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ASCO GU 2019: Immunotherapy combination generates responses against castration-resistant metastatic prostate cancer

14 Feb 2019

Some patients with metastatic prostate cancer respond to a combination of immune checkpoint inhibitors after hormonal therapy and chemotherapy have failed, according to early results presented today at the 2019 ASCO Genitourinary Cancers Symposium in San Francisco.

Principal investigator Padmanee Sharma, M.D., Ph.D., professor of Genitourinary Medical Oncology and Immunology at MD Anderson, said the results of combining the CTLA-4 blocking drug ipilimumab with the PD-1 inhibitor nivolumab provide an encouraging step for a cancer that’s been highly resistant to immune checkpoint therapies.

Research by Sharma and 2018 Nobel Laureate Jim Allison, Ph.D., chair of Immunology, leaders of MD Anderson’s immunotherapy platform, provided a rationale for combining the two drugs.

The platform is part of MD Anderson’s Moon Shots Program, a collaborative effort to accelerate the development of scientific discoveries into clinical advances that save patients’ lives.

Among castration-resistant patients who had progressed after second-generation hormonal therapy (cohort 1), 25 percent (8 of 32) had their tumours shrink from the immunotherapy combination at a median follow-up of 11.9 months.

Among those who progressed after chemotherapy and hormonal therapy (cohort 2) 10 percent (3 of 30) had a response at median follow-up of 13.5 months.

“This was the first combination trial of two immune checkpoint therapies in prostate cancer,” Sharma said.

“These results support the idea that immune checkpoint blockade can play an important role in the treatment of these patients and provide the foundation to test this strategy in a larger clinical trial.”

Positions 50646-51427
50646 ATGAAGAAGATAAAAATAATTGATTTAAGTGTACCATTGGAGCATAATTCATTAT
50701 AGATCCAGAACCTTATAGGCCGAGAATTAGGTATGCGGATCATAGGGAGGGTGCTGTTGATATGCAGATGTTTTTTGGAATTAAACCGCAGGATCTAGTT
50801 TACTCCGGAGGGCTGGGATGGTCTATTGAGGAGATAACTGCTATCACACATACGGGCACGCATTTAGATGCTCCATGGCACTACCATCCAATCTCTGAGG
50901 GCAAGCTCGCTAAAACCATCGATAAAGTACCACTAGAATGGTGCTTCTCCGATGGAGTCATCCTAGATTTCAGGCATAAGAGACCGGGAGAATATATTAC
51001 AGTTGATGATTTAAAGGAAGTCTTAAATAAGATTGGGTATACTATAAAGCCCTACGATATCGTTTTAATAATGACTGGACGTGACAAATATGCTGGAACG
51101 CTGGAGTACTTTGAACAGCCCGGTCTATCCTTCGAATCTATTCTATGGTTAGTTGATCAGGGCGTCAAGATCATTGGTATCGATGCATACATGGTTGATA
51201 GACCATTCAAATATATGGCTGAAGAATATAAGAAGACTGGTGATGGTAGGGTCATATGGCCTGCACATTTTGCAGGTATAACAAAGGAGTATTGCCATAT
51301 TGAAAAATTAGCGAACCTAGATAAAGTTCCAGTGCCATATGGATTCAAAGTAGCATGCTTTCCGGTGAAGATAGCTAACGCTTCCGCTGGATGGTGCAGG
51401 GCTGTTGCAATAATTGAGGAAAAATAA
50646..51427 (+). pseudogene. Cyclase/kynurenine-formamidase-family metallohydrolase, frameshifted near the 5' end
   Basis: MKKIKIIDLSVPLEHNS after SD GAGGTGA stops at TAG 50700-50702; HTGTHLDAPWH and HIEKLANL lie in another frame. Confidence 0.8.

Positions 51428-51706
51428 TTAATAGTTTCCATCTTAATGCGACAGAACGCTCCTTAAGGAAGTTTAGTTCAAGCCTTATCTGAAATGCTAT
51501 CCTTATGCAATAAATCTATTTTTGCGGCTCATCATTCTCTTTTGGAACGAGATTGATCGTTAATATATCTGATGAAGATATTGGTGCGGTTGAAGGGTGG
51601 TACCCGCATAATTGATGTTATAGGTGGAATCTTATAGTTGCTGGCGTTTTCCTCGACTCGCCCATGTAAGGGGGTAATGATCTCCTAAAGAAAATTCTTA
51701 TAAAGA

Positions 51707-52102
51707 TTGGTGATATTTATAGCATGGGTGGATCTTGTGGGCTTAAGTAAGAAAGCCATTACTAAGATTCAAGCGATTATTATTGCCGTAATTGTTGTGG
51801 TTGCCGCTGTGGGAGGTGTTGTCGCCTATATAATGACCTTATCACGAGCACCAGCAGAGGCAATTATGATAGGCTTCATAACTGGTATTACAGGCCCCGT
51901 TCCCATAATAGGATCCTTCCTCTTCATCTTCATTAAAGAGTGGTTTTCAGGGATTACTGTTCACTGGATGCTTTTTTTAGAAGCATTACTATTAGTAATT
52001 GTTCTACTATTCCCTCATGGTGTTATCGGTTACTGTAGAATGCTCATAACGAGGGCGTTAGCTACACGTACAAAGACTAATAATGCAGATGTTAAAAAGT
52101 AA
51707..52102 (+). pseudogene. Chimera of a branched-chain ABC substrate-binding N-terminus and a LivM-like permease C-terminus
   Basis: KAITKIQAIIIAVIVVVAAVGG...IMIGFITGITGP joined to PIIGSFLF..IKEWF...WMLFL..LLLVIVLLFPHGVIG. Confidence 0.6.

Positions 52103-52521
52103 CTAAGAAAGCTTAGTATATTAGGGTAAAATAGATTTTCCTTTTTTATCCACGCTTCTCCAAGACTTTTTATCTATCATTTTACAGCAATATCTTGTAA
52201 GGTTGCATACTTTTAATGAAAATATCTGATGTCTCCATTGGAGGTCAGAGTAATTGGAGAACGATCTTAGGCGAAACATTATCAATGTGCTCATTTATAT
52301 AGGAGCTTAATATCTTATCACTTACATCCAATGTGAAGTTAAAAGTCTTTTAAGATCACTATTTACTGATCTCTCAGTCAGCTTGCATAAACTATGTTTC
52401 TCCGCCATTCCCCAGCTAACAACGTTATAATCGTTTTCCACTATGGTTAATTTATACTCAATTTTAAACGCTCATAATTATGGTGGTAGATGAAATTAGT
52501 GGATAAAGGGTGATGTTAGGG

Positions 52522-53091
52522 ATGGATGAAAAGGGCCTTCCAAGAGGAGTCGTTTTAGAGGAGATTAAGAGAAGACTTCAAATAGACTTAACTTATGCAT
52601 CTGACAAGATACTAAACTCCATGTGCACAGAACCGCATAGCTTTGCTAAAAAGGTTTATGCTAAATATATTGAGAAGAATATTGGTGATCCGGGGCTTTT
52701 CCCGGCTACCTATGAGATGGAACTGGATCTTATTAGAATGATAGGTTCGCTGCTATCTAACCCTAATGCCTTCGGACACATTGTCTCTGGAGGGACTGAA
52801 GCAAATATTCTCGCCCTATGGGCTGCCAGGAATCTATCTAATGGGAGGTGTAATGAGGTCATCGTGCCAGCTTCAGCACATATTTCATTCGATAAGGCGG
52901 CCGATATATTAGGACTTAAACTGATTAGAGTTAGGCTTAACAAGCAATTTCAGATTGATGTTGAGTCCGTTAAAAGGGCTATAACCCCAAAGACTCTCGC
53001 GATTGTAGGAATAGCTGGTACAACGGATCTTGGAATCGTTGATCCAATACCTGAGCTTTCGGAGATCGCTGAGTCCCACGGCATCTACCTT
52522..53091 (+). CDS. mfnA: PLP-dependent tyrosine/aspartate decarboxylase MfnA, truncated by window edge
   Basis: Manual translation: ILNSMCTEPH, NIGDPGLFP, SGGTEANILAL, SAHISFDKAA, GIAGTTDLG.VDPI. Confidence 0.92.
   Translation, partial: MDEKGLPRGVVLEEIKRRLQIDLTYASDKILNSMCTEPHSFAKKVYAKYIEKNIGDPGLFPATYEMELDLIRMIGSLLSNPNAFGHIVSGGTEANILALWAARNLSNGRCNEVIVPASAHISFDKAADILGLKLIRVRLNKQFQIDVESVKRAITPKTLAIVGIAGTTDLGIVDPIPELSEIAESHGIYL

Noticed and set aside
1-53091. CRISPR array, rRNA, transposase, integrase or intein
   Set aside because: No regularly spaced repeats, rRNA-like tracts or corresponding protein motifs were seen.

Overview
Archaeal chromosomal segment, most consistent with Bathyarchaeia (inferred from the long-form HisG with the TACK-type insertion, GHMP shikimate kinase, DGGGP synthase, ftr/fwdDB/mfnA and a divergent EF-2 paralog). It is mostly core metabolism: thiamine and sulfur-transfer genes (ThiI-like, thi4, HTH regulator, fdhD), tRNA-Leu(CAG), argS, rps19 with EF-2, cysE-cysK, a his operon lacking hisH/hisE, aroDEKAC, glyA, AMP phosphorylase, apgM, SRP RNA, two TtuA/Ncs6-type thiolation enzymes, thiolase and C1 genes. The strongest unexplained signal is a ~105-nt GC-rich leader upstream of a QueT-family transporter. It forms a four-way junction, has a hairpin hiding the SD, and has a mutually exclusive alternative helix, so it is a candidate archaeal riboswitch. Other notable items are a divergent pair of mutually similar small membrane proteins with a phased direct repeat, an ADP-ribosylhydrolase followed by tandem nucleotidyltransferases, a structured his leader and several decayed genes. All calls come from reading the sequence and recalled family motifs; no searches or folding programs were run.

There were four complete responders, two in each cohort, among the 62 patients who could be evaluated for tumour growth.

Side effects from the combination were consistent with those experienced in previous combination trials for other cancers, with 42 percent of patients in cohort 1 and 53 percent in cohort 2 experiencing grade 3 to 5 adverse events.

Among cohort 1, 33 percent had to discontinue participation due to adverse events, with 35.6 percent having to withdraw from cohort 2.

The most common adverse events were diarrhoea, fatigue, skin rash, nausea and hypothyroidism.

Four patients died from treatment-related adverse events, two in each cohort.

Disease progression was the most common reason to leave the trial, with 51.1 percent of cohort 1 and 44.4 percent of cohort 2 discontinuing for that reason.

The researchers also analysed a number of biomarkers and found that higher tumour mutational burden was associated with response.

In previous clinical trials, neither drug succeeded as single therapy against prostate cancer, a so-called “cold” malignancy because it does not attract the attention of the immune system.

Few T cells, the adaptive immune system’s targeted warriors, infiltrate prostate tumours.

In a phase I trial, no patients responded to nivolumab alone because the PD-1 inhibitor requires an immune response to be under way in order to attack tumours.

The multi-centre combination clinical trial by Bristol-Myers Squibb, maker of both drugs, was organised after research published in Nature Medicine by Sharma and Allison, provided scientific underpinning for the combination in prostate cancer.

Analysing tumour samples before and after treatment in a clinical trial of ipilimumab and the anti-hormonal drug Lupron, Sharma, Allison and colleagues found that ipilimumab caused an immune response to the cancer reflected by major T cell penetration of tumours.

They also found that PD-L1, a ligand that turns on the PD-1 checkpoint on T cells, was heavily expressed by the tumour and surrounding tissue in response, shutting down the T cell attack.

Sharma and Allison hypothesised that combination treatment would induce an immune response with ipilimumab and then protect that response from deactivation by PD-1 with nivolumab.

Sharma said investigators and sponsor Bristol-Myers Squibb are designing a follow-up trial that includes altering either the dosing or scheduling of ipilimumab with the goal of reducing side effects.

Patients in the current trial, CheckMate-650, will be assessed for overall response rate and radiographic progression-free survival as primary endpoints and overall survival as a secondary endpoint.

Source: MD Anderson Cancer Center